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“Our Material Spans 150 Years of Camera Technology”: DPs Axel Danielson and Maximilien Van Aretryck on Fantastic Machine

A pencil drawing of a decrepit street.Fantastic Machine, courtesy of Sundance Institute.

Axel Danielson and Maximilien Van Aertryck are co-directors, producers, cinematographers and editors of Fantastic Machine, their documentary that serves as a “meticulous dissection of image-making and a mapping of its movement through society.” Below, the duo discuss how they approached their duties as DPs on the film, including how they view that role as distinctly hunter-like.

See all responses to our annual Sundance cinematographer interviews here

Filmmaker: How and why did you wind up being the cinematographer of your film? What were the factors and attributes that led to your being hired for this job?

Danielson & Van Aretryck: As directors, we always start with the image in mind. We look at the role of the photographer almost like that of a hunter, capturing moments of life. In that regard the most important thing is to know where the camera should be placed and when to press the button.

Filmmaker: What were your artistic goals on this film, and how did you realize them? How did you want your cinematography to enhance the film’s storytelling and treatment of its characters?

Danielson & Van Aretryck: Fantastic Machine is 90% archival footage. There are three scenes in the film which we filmed ourselves. They all follow a method we have developed over several films where we use the camera to capture human behaviour.

We approach certain scenes as if it was a study, we create set-ups in which we let people interact with it. A diving platform in Ten Meter Tower, or a large camera obscura in Fantastic Machine for example. Setting up the cameras becomes a decision of which perspectives we want to cover to best study how people behave in the set-up.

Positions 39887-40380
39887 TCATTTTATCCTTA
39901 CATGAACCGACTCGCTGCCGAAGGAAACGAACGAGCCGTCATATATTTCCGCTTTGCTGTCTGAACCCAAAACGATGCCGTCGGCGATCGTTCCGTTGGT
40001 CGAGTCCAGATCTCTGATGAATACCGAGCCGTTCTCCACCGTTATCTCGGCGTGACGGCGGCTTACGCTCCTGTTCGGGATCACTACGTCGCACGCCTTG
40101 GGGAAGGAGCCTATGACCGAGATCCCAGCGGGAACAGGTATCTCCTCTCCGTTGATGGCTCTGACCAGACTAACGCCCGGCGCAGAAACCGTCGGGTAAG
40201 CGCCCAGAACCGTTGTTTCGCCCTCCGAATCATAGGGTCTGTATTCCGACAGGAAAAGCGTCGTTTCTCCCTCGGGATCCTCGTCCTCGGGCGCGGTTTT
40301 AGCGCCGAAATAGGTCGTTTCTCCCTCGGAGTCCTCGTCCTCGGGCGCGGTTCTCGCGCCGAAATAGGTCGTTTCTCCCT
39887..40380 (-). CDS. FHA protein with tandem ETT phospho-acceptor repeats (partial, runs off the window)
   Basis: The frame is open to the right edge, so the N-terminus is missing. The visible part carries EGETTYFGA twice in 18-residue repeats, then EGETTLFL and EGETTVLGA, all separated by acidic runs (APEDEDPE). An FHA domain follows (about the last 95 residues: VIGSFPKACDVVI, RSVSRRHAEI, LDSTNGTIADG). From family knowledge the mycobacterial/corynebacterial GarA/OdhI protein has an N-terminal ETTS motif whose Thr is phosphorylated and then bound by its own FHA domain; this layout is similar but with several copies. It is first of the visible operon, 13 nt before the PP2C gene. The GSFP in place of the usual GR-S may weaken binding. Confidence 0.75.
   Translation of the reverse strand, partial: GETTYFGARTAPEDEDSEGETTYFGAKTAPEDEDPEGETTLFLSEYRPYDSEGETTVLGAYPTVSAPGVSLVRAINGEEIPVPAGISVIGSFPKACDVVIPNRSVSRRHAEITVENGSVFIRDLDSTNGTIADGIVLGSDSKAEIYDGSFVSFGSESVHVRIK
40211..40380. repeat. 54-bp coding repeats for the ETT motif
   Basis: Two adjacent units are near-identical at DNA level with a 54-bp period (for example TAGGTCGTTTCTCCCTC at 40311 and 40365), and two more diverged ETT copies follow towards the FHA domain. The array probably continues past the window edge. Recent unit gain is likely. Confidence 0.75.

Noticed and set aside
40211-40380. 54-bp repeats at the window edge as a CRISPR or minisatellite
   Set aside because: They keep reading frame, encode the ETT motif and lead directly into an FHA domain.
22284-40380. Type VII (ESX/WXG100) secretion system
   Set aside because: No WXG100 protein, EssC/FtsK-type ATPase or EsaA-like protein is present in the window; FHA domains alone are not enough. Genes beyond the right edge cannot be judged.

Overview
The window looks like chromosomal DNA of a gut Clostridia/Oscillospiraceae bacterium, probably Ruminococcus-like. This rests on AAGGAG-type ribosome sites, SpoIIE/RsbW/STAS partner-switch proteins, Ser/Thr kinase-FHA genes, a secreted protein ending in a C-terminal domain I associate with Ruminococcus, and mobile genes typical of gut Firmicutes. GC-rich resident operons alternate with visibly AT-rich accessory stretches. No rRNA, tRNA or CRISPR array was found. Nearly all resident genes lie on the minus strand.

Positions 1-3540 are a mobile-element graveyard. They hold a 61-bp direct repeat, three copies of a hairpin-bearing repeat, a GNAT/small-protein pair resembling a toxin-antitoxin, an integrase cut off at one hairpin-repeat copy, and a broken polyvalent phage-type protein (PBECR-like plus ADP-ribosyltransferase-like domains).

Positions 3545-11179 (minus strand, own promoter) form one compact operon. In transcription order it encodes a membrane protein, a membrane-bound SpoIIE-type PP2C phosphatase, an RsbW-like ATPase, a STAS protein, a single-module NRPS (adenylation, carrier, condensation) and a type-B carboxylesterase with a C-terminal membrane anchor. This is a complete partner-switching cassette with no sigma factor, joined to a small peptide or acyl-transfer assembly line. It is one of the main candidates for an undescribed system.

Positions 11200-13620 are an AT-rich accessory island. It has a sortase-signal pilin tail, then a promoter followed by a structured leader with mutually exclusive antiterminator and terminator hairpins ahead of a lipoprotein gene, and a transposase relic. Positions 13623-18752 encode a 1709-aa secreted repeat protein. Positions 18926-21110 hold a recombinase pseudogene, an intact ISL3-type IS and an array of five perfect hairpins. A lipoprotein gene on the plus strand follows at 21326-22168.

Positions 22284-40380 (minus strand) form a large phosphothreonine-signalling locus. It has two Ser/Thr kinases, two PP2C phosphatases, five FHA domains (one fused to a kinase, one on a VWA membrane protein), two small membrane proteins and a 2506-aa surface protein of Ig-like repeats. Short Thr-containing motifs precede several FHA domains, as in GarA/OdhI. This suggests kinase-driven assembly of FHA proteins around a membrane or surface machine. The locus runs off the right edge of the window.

Filmmaker: Were there any specific influences on your cinematography, whether they be other films, or visual art, or photography, or something else?

Danielson & Van Aretryck: We are very fond of the still photographer August Sander and his depiction of social classes during the Weimar Republic! His book People of the 20th Century, which we recently discovered, is amazing.

Filmmaker: What were the biggest challenges posed by production to those goals?

Danielson & Van Aretryck: The digital age means you can record as much as you like, as all decisions are basically pushed forward to the editing. That’s a big possibility that can easily turn into a problem when you find yourself with too much footage.

Filmmaker: What camera did you shoot on? Why did you choose the camera that you did? What lenses did you use?

Danielson & Van Aretryck: The choice of cameras was very practical, it had to be small so we could change its position easily, as well as blend with the surroundings more easily, so as to not constantly make its presence felt and influence our subjects.

Filmmaker: Describe your approach to lighting.

Danielson & Van Aretryck: We try as much as possible to use natural light that is available on set.

Filmmaker: What was the most difficult scene to realize and why? And how did you do it?

Danielson & Van Aretryck: Probably the brain scan scene, because one of us was in Paris while the other was in Gothenburg in the MRI :-)

Filmmaker: Finally, describe the finishing of the film. How much of your look was “baked in” versus realized in the DI?

Danielson & Van Aretryck: Our material spans 150 years of camera technology, so the look was always “baked in” so to say. In the color grading we went with each material’s character.


Film Title: Fantastic Machine

Camera: Panasonic Lumix GH5, Blackmagic Pocket Cinema Camera

Lenses: Sigma Art


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